From the GHC 6.6 implementation of the module System.Random

instance Read StdGen where readsPrec _p = \ r -> case try_read r of r@[_] -> r _ -> [stdFromString r] -- because it shouldn't ever fail. where try_read r = do

One can inject invalid state here (out of range) or 0 0.

(s1, r1) <- readDec (dropWhile isSpace r) (s2, r2) <- readDec (dropWhile isSpace r1) return (StdGen s1 s2, r2) {- If we cannot unravel the StdGen from a string, create one based on the string given. -}

I wish this would use a real hash function, for example, SHA-256. It consumes only 6 characters! Since it has about 62 bits of state, it ought to in principle consume 8, though problems with overflow and the 3 multiplier might cause complications.

stdFromString :: String -> (StdGen, String) stdFromString s = (mkStdGen num, rest) where (cs, rest) = splitAt 6 s num = foldl (\a x -> x + 3 * a) 1 (map ord cs) {- | The function 'mkStdGen' provides an alternative way of producing an initial generator, by mapping an 'Int' into a generator. Again, distinct arguments should be likely to produce distinct generators. Programmers may, of course, supply their own instances of 'RandomGen'. -} mkStdGen :: Int -> StdGen -- why not Integer ?

Yes, why not? Then the user could specify lots of initial entropy.

mkStdGen s | s < 0 = mkStdGen (-s) | otherwise = StdGen (s1+1) (s2+1) where (q, s1) = s `divMod` 2147483562 s2 = q `mod` 2147483398

It should be commented that we use one less than the moduli to avoid the initial state being zero.

Look at all these hard coded numbers! Ideally they should be specified exactly once, in factored form, as in L'Ecuyer's paper. The factorization (showing no common factors between the moduli) demonstrates the long period.

Sadly, the function below is not exported.

createStdGen :: Integer -> StdGen createStdGen s | s < 0 = createStdGen (-s) | otherwise = StdGen (fromInteger (s1+1)) (fromInteger (s2+1)) where (q, s1) = s `divMod` 2147483562 s2 = q `mod` 2147483398 -- FIXME: 1/2/3 below should be ** (vs@30082002) XXX

FIXME huh?

...The lower 8 bits are used to create a random Char. (See the definition, especially the `mod` call in randomIvalInteger below.) The lower bits of RNG are suspect.

Even worse the lower 1 bits are used to create a random Bool.

instance Random Char where randomR (a,b) g = case (randomIvalInteger (toInteger (ord a), toInteger (ord b)) g) of (x,g) -> (chr x, g) random g = randomR (minBound,maxBound) g instance Random Bool where randomR (a,b) g = case (randomIvalInteger (toInteger (bool2Int a), toInteger (bool2Int b)) g) of (x, g) -> (int2Bool x, g) where bool2Int False = 0 bool2Int True = 1 int2Bool 0 = False int2Bool _ = True random g = randomR (minBound,maxBound) g -- hah, so you thought you were saving cycles by using Float?

Yes, it sure would be nice.

instance Random Float where random g = randomIvalDouble (0::Double,1) realToFrac g randomR (a,b) g = randomIvalDouble (realToFrac a, realToFrac b) realToFrac g mkStdRNG :: Integer -> IO StdGen mkStdRNG o = do ct <- getCPUTime (TOD sec _) <- getClockTime return (createStdGen (sec * 12345 + ct + o))

Is 12345 the optimal constant? Does it interact badly with the modulus 2147483562?

randomIvalInteger :: (RandomGen g, Num a) => (Integer, Integer) -> g -> (a, g) randomIvalInteger (l,h) rng | l > h = randomIvalInteger (h,l) rng | otherwise = case (f n 1 rng) of (v, rng') -> (fromInteger (l + v `mod` k), rng')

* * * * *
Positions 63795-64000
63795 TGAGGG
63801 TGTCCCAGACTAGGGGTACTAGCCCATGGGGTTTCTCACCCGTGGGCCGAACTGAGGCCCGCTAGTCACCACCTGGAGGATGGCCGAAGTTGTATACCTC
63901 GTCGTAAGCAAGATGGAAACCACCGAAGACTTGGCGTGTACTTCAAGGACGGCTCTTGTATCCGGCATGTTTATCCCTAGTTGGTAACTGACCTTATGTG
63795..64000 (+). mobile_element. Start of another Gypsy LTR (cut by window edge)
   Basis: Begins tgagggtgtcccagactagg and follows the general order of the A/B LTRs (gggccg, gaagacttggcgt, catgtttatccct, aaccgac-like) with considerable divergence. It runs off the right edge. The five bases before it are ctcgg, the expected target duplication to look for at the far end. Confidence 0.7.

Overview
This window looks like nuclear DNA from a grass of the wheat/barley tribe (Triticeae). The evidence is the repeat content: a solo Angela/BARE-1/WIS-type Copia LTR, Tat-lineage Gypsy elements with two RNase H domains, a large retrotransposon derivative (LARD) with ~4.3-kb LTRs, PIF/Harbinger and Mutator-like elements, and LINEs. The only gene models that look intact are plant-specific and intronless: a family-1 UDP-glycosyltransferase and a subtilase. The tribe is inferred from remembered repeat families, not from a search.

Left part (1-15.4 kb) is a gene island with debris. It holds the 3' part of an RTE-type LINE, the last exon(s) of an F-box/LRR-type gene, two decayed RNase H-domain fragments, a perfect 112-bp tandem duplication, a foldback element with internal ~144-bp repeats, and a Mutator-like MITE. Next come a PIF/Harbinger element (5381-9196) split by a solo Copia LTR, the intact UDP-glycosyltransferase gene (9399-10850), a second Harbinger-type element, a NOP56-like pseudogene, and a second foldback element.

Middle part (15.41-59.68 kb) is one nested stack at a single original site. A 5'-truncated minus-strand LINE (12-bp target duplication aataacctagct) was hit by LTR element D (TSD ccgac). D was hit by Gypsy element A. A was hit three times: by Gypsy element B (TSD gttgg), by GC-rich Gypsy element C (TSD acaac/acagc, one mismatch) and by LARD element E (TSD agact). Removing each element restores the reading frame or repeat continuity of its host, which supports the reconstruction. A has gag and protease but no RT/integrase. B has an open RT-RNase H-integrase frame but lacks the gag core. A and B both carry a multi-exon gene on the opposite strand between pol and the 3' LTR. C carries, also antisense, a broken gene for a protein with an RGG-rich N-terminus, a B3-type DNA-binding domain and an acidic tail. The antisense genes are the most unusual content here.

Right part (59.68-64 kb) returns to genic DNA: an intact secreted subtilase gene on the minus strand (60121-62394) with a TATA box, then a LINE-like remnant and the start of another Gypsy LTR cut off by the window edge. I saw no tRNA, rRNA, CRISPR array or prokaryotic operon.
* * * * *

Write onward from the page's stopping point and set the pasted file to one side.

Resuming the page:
So iLogBase overshoots, then `mod` is used to bring it back into range. The wraparound overshoot makes it no longer uniform.

where k = h - l + 1 b = 2147483561

Shouldn't this be 2147483562? We are creating a big number in base 2147483562.

n = iLogBase b k f 0 acc g = (acc, g) f n acc g = let (x,g') = next g

Might need to subtract 1 from x.

in f (n-1) (fromIntegral x + acc * b) g' randomIvalDouble :: (RandomGen g, Fractional a) => (Double, Double) -> (Double -> a) -> g -> (a, g) randomIvalDouble (l,h) fromDouble rng | l > h = randomIvalDouble (h,l) fromDouble rng | otherwise =

Instead of choosing the pre-scaled range to be the same as the modulus (about 2 billion), we instead do from -2G to 2G, or 4 billion. This will require two calls to the RNG, then throwing away almost all the bits of the second call (which ought to be used for double-precision mantissa!)

case (randomIvalInteger (toInteger (minBound::Int), toInteger (maxBound::Int)) rng) of (x, rng') ->

Consumes only 32-ish bits of randomness to produce 52 bits of double-precision mantissa!

let scaled_x = fromDouble ((l+h)/2) +

The divide by 2 factor is because intRange goes from -2G to 2G.

fromDouble ((h-l) / realToFrac intRange) * fromIntegral (x::Int) in (scaled_x, rng')

intRange returns approximately 4 * 10^{9}.

intRange :: Integer intRange = toInteger (maxBound::Int) - toInteger (minBound::Int)

This function iLogBase has quadratic running time.

iLogBase :: Integer -> Integer -> Integer iLogBase b i = if i < b then 1 else 1 + iLogBase b (i `div` b) stdRange :: (Int,Int)

The range is actually from 1.

stdRange = (0, 2147483562) stdNext :: StdGen -> (Int, StdGen) -- Returns values in the range stdRange stdNext (StdGen s1 s2) = (z', StdGen s1'' s2'') where z' = if z < 1 then z + 2147483562 else z

The value z' = 0 cannot be produced! The statistical independence between s1'' and s2'' is violated, so I'm not sure about the uniformity.

z = s1'' - s2'' k = s1 `quot` 53668 s1' = 40014 * (s1 - k * 53668) - k * 12211 s1'' = if s1' < 0 then s1' + 2147483563 else s1' k' = s2 `quot` 52774 s2' = 40692 * (s2 - k' * 52774) - k' * 3791 s2'' = if s2' < 0 then s2' + 2147483399 else s2' stdSplit :: StdGen -> (StdGen, StdGen) stdSplit std@(StdGen s1 s2) = (left, right) where -- no statistical foundation for this! left = StdGen new_s1 t2 right = StdGen t1 new_s2 new_s1 | s1 == 2147483562 = 1 | otherwise = s1 + 1 new_s2 | s2 == 1 = 2147483398 | otherwise = s2 - 1 StdGen t1 t2 = snd (next std)